(b) Sosa is consistent with this Court’s general reluctance to extend judicially created private rights of action. Recent precedents cast doubt on courts’ authority to extend or create private causes of action, even in the realm of domestic law, rather than leaving such decisions to the Legislature, which is better positioned “to consider if the public interest would be served by imposing a new substantive legal liability,” Ziglar v. Abbasi, 582 U. S. ___, ___ (internal quotation marks omitted). This caution extends to the question whether the courts should exercise the judicial authority to mandate a rule imposing liability upon artificial entities like corporations. Thus, in Correctional Services Corp. v. Malesko, 534 U. S. 61, 72 , the Court concluded that Congress, not the courts, should decide whether corporate defendants could be held liable in actions under Bivens v. Six Unknown Fed. Narcotics Agents, 403 U. S. 388 .
Neither the language of the ATS nor precedent supports an exception to these general principles in this context. Separation-of-powers concerns that counsel against courts creating private rights of action apply with particular force in the context of the ATS, which implicates foreign-policy concerns that are the province of the political branches. And courts must exercise “great caution” before recognizing new forms of liability under the ATS. Sosa, supra, at 728. The question whether a proper application of Sosa would preclude courts from ever recognizing new ATS causes of action need not be decided here, for either way it would be inappropriate for courts to extend ATS liability to foreign corporations absent further action from Congress. Pp. 18–19.
(c) The ATS was intended to promote harmony in international relations by ensuring foreign plaintiffs a remedy for international-law violations when the absence of such a remedy might provoke foreign nations to hold the United States accountable. But here, and in similar cases, the opposite is occurring. Petitioners are foreign nationals seeking millions of dollars in damages from a major Jordanian financial institution for injuries suffered in attacks by foreign terrorists in the Middle East. The only alleged connections to the United States are the CHIPS transactions in Arab Bank’s New York branch and a brief allegation about a charity in Texas. At a minimum, the relatively minor connection between the terrorist attacks and the alleged conduct in the United States illustrates the perils of extending the scope of ATS liability to foreign multinational corporations like Arab Bank.
For 13 years, this litigation has caused considerable diplomatic tensions with Jordan, a critical ally that considers the litigation an affront to its sovereignty. And this is not the first time that a foreign sovereign has raised objections to ATS litigation in this Court. See Sosa, supra, at 733, n. 21. These are the very foreign-relations tensions the First Congress sought to avoid.
Nor are the courts well suited to make the required policy judgments implicated by foreign corporate liability. Like the presumption against extraterritoriality, judicial caution under Sosa “guards against our courts triggering . . . serious foreign policy consequences, and instead defers such decisions, quite appropriately, to the political branches.” Kiobel, supra, at 124. Accordingly, the Court holds that foreign corporations may not be defendants in suits brought under the ATS. Pp. 25–27.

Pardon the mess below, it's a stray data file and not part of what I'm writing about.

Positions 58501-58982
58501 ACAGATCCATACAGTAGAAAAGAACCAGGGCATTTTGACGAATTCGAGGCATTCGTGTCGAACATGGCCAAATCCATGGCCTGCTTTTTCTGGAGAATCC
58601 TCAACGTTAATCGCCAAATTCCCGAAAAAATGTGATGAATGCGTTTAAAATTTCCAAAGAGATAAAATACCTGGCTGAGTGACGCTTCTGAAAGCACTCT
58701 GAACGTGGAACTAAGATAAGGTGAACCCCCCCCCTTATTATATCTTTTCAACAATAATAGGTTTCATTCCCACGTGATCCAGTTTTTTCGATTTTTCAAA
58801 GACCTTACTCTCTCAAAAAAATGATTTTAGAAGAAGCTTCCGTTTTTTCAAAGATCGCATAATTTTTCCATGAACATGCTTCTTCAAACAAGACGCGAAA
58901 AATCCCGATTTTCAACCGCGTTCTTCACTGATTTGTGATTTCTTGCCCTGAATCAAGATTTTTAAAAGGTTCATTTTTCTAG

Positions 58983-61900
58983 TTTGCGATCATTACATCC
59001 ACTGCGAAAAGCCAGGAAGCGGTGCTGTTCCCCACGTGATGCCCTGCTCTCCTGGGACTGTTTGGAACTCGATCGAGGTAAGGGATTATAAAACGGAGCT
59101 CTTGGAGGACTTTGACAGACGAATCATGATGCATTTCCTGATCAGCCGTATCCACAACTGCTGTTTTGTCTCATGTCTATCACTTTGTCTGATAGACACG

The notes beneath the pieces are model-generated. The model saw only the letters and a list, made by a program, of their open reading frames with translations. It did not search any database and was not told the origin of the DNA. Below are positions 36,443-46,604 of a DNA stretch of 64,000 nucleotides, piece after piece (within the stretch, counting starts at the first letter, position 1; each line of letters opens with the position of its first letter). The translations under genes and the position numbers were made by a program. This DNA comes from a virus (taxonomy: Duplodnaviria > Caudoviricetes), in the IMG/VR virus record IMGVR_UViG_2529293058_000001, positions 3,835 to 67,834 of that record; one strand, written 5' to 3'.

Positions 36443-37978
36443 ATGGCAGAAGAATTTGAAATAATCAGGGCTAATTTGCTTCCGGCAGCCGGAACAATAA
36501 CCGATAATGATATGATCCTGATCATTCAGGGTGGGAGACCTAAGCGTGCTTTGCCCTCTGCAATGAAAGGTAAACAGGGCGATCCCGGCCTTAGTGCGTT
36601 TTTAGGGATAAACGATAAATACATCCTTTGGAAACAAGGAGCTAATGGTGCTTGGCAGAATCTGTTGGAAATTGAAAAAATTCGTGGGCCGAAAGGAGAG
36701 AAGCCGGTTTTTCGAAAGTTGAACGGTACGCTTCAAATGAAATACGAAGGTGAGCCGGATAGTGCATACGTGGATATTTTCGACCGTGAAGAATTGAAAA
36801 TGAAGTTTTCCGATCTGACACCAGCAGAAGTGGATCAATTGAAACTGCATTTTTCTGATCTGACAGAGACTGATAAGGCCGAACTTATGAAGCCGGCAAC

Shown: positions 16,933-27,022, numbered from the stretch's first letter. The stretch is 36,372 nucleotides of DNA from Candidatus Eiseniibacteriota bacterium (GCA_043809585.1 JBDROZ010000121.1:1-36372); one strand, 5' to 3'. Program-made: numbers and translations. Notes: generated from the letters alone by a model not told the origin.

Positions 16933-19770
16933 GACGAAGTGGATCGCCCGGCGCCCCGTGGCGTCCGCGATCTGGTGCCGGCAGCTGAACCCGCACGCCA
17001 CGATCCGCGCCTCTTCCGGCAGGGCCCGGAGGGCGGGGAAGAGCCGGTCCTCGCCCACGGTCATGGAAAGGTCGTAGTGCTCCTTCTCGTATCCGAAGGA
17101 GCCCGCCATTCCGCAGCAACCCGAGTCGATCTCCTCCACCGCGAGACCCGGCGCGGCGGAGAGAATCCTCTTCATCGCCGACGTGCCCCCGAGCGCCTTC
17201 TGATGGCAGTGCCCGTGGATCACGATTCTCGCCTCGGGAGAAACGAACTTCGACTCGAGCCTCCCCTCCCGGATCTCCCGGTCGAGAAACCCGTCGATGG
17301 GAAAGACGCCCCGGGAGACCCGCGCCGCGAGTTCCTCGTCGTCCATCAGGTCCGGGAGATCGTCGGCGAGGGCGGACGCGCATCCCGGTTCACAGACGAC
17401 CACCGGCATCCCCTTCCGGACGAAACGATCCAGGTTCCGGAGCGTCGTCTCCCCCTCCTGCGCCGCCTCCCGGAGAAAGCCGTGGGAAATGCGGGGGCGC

Justice Kennedy, joined by The Chief Justice and Justice Thomas, concluded in Parts II–A, II–B–2, II–B–3, and III:
(a) Before recognizing an ATS common-law action, federal courts must apply the two-part test announced in Sosa. The threshold question is whether a plaintiff can demonstrate that the alleged violation is “ ‘of a norm that is specific, universal, and obligatory.’ ” 542 U. S., at 732. Assuming that such a norm can control, it must be determined whether allowing the case to proceed under the ATS is a proper exercise of judicial discretion or whether caution requires the political branches to grant specific authority before corporate liability can be imposed. Id., at 732–733, and nn. 20–21. With regard to the first Sosa question, the Court need not resolve whether corporate liability is a question governed by international law or whether that law imposes liability on corporations, because, as shown by the parties’ opposing arguments, there is at least sufficient doubt on the point to turn to Sosa’s second question: whether the Judiciary must defer to Congress to determine in the first instance whether that universal norm has been recognized and, if so, whether it should be enforced in ATS suits. Pp. 11–18.
(b) Especially here, in the realm of international law, it is important to look to analogous statutes for guidance on the appropriate boundaries of judge-made causes of action. The logical statutory analogy for an ATS common-law action is the TVPA—the only ATS cause of action created by Congress rather than the courts. Drafted as “an unambiguous and modern basis for [an ATS] cause of action,” H. R. Rep. No. 102–367, p. 3, the TVPA reflects Congress’ considered judgment of the proper structure for such an action. Absent a compelling justification, courts should not deviate from that model. Relevant here, the TVPA limits liability to “individuals,” a term which unambiguously limits liability to natural persons, Mohamad v. Palestinian Authority, 566 U. S. 449, 453 –456. Congress’ decision to exclude liability for corporations in TVPA actions is all but dispositive in this case. Pp. 19–23.
(c) Other considerations relevant to the exercise of judicial discretion also counsel against allowing liability under the ATS for foreign corporations, absent congressional instructions. Corporate liability under the ATS has not been shown to be essential to serving that statute’s goals, the ATS will seldom be the only way for plaintiffs to hold the perpetrators liable, and plaintiffs still can sue the individual corporate employees responsible for a violation of international law under the ATS. That the corporate form can be an instrument for inflicting grave harm and suffering poses serious and complex questions for the international community and for Congress. And this complexity makes it all the more important that Congress determine whether victims of human-rights abuses may sue foreign corporations in federal court. Pp. 23–25.